Breakdown

on May 02, 1997 by Dale Winogura
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The gutsy, cathartic "Breakdown" mercifully avoids the smug, arch quirkiness of such pseudo-thrillers as "Fargo" and "Lost Highway." As did such makers of classic "B" movies of the 1950s like Phil Karlson and Don Siegel, director Jonathan Mostow builds dramatic intensity and visceral suspense that plugs into contemporary paranoia over personal isolation and victimization, all done with a bare minimum of genre hokum. He's able to sustain a nightmarish reality that is at once gripping and chilling.
In perhaps his finest performance yet, Kurt Russell keenly expresses a range of emotion and involvement as Jeff Taylor, a caring husband driving through the American Southwest desert with his wife Amy (an assured turn by Kathleen Quinlan) one hot day. When their car suffers a breakdown miles from nowhere, a kind-seeming truck driver, Red Barr ("Sling Blade's" J.T. Walsh) offers to take Amy to the nearest diner so she can call for a tow. After they leave, Jeff manages to start the car again and drives to the diner, yet on arrival his wife is nowhere to be found. He spots the trucker on the road ahead, but he denies ever seeing her.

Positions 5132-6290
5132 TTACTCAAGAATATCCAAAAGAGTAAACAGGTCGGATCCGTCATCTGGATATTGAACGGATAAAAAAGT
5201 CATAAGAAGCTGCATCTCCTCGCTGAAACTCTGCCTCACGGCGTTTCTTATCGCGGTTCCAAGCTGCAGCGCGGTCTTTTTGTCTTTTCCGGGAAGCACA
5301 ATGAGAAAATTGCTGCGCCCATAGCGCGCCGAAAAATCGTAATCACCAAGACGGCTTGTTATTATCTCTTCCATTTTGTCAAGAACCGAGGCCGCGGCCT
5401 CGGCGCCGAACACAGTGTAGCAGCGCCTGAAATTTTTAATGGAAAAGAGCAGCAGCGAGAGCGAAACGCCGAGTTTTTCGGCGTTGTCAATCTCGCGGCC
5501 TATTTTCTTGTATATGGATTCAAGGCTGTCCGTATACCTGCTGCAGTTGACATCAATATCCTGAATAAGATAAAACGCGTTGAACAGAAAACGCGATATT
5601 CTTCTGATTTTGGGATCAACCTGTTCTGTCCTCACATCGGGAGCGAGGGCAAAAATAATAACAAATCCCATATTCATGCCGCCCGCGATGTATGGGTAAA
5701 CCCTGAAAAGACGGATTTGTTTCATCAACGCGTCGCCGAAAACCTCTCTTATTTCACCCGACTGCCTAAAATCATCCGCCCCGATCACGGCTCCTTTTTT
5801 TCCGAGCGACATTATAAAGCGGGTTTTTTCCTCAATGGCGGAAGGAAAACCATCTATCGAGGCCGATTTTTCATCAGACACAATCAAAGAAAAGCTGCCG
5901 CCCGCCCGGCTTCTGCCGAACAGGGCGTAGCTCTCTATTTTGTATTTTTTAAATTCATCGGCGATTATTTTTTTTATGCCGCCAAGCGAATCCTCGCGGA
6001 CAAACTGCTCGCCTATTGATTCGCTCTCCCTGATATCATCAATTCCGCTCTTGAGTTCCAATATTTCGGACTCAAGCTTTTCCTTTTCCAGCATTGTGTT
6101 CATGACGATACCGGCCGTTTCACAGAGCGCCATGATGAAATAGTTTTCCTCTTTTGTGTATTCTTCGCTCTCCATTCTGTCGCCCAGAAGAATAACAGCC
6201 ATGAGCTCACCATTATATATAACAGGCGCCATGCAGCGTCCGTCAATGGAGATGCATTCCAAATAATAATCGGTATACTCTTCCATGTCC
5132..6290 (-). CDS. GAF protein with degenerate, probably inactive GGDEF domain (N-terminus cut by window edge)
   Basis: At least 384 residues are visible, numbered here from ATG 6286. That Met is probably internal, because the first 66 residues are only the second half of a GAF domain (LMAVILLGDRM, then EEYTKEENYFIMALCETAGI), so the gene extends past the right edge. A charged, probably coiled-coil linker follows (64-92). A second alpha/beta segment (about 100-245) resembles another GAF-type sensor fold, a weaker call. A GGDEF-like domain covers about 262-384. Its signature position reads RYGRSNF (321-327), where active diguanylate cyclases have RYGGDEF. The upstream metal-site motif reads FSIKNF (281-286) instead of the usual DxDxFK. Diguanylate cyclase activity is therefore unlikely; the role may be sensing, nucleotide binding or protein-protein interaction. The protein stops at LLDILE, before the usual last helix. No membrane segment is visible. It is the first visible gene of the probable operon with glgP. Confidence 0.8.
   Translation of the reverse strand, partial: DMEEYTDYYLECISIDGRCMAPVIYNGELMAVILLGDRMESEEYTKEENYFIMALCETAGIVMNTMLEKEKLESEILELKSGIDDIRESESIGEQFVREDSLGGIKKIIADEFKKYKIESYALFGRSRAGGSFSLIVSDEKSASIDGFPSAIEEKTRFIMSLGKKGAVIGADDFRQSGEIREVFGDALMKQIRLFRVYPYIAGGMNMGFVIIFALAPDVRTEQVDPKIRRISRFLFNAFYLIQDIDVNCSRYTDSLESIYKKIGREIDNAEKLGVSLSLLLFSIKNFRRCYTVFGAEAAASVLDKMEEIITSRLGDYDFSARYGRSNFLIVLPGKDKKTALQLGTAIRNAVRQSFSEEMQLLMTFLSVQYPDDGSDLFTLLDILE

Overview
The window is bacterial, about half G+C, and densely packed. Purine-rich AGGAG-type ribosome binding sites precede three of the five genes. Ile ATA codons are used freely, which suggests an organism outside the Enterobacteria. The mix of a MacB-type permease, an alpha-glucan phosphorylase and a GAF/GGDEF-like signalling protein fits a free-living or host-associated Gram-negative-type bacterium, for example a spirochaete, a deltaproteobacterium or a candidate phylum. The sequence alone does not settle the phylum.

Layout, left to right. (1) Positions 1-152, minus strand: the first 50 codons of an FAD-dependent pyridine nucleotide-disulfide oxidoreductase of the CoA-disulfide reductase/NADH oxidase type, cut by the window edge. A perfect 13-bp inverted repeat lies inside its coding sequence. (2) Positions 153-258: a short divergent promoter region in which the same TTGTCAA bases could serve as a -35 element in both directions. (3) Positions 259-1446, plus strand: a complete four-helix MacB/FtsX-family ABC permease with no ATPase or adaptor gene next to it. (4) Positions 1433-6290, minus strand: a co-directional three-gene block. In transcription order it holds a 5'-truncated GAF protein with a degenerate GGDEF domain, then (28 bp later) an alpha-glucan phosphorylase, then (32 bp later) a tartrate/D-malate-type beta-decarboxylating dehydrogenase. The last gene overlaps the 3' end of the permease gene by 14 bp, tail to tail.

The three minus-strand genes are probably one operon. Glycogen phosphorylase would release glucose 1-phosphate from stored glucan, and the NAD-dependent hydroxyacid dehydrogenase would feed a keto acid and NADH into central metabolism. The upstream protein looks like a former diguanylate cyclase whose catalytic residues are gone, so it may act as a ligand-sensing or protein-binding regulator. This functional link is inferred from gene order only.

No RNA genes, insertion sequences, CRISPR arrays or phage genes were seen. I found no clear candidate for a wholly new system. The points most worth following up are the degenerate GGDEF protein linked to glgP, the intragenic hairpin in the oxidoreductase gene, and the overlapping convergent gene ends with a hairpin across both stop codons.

That's but the beginning of a cataclysmic series of plot crises. With co-writer Sam Montgomery, Mostow keeps tension and terror boiling. Even though the film using a conventional story structure, and some later contrivances are a bit too neat to believe, Mostrow's stylish, punchy direction delivers every action setpiece and startling shock with finesse. His precise and economical storytelling has a classical veneer that doesn't depend on gore or pyrotechnics for effect, and even the typical genre absurdities are handled with a riveting tautness. Starring Kurt Russell, J.T. Walsh and Kathleen Quinlan. Directed by Jonathan Mostow. Written by Jonathan Mostow and Sam Montgomery. Produced by Martha De Laurentiis and Dino De Laurentiis. A Paramount release. Thriller. Rated R for strong violence and terror, and for language. Running time: 96 min.
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